Mokey Forest Tales: How cattle rancher can increase connectivity in their farms through live fences?


As I mention before the study area of this project include several cattle ranching farms. Some are large, other not so large and some are small. But all are important for the conservation of the biodiversity in this area, even the small ones.

More important and probably something that most landowners didn’t know is that even if they don’t have big forest fragments in their farms, every native tree and live fence that is in their properties can help to conserve and increase the survivorship of the wildlife in the region.

How? My observations as well as observations from other researchers have found that although isolated native trees and live fences probably are not enough to save big populations of any wildlife species. They can help these populations to disperse between forest fragments and find partners outside of their natal groups and families.

Traditionally, in this area cattle ranching was extensive but with time that changed and some of the traditional practices such as live fences, isolated trees and groups of native trees (forest patches of less than 1 ha) in the middle of pastures are some of the traditional practices that has been lost over the years. These landscape structures are very useful for wildlife.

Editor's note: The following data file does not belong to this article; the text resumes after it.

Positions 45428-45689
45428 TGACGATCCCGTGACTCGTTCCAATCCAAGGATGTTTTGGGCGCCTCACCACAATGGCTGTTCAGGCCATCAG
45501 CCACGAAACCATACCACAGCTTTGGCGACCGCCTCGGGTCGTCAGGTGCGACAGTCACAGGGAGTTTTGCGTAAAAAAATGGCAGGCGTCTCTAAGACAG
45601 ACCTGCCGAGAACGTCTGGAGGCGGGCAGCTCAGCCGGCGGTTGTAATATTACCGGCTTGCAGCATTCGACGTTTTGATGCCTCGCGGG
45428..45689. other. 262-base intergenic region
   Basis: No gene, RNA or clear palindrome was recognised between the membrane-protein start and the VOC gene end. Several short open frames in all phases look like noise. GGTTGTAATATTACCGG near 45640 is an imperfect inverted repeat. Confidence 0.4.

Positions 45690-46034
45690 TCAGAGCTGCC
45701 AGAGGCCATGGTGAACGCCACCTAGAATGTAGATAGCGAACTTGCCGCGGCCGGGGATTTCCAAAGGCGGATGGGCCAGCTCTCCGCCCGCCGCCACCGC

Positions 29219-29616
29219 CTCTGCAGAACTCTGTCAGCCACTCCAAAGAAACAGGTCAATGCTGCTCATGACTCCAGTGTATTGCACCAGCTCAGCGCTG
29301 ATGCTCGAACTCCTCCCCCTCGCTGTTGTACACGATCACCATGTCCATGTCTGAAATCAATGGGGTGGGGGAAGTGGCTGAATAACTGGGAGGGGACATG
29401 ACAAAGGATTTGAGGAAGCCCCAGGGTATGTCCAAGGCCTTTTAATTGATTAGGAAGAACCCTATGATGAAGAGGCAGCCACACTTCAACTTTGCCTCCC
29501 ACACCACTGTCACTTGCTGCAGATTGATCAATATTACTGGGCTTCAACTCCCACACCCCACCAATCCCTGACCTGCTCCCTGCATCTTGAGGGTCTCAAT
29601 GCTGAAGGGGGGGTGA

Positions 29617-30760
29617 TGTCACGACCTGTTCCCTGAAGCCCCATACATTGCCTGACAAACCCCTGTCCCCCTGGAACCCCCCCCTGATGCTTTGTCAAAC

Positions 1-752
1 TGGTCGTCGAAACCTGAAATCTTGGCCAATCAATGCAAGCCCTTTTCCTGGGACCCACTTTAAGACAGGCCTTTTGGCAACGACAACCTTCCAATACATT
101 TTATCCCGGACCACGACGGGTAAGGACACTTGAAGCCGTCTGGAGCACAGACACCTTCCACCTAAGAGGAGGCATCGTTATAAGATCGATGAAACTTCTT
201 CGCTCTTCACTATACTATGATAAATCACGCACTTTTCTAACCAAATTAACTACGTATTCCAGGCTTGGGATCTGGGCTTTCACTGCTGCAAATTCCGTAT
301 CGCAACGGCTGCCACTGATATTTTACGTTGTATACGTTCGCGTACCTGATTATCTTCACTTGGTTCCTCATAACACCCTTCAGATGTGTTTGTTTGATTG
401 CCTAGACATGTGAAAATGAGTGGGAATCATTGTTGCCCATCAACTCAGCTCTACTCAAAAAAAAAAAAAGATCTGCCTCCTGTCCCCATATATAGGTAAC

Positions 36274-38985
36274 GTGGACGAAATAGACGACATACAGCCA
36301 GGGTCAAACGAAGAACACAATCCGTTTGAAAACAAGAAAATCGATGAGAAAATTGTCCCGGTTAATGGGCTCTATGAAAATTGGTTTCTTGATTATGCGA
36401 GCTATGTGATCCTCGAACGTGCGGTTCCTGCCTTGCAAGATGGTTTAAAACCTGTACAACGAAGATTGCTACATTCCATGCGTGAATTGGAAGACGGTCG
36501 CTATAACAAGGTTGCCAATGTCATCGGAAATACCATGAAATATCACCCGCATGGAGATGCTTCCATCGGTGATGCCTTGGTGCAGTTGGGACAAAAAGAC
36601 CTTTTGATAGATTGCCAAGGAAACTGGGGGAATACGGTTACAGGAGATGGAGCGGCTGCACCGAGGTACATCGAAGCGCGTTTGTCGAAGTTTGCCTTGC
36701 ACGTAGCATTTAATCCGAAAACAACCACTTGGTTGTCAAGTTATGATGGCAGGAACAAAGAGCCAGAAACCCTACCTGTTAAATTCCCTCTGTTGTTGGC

Monkeys, birds, some insects, snakes, frogs and other variety of small, medium and large mammals use these landscape structures as stepping stones, temporary homes or just a more hidden routes to move between forest fragments in search of food, partners and other resources. Helping wildlife to avoid predation while dispersing.

Additional to these benefits for wildlife in areas with several months of dry season, these landscape structures are also important for livestock too. During the dry season when water is scarce, livestock losses a lot of weight not only as a consequence of less quality of the grasses but also because they are exposed to high temperatures specially at noon. Therefore, live fences and isolated natives’ trees not only provided services to the wildlife in the region but also give shadow to the livestock during those hours of high temperatures, helping them to regulate temperature and avoid losing more weight.

So, if you are a farmer, not matter where, just remember that every native tree, live fence, hedgerow you have in your property had a value to improve the survivorship of the wildlife in your region and to improve the wellbeing of your livestock.

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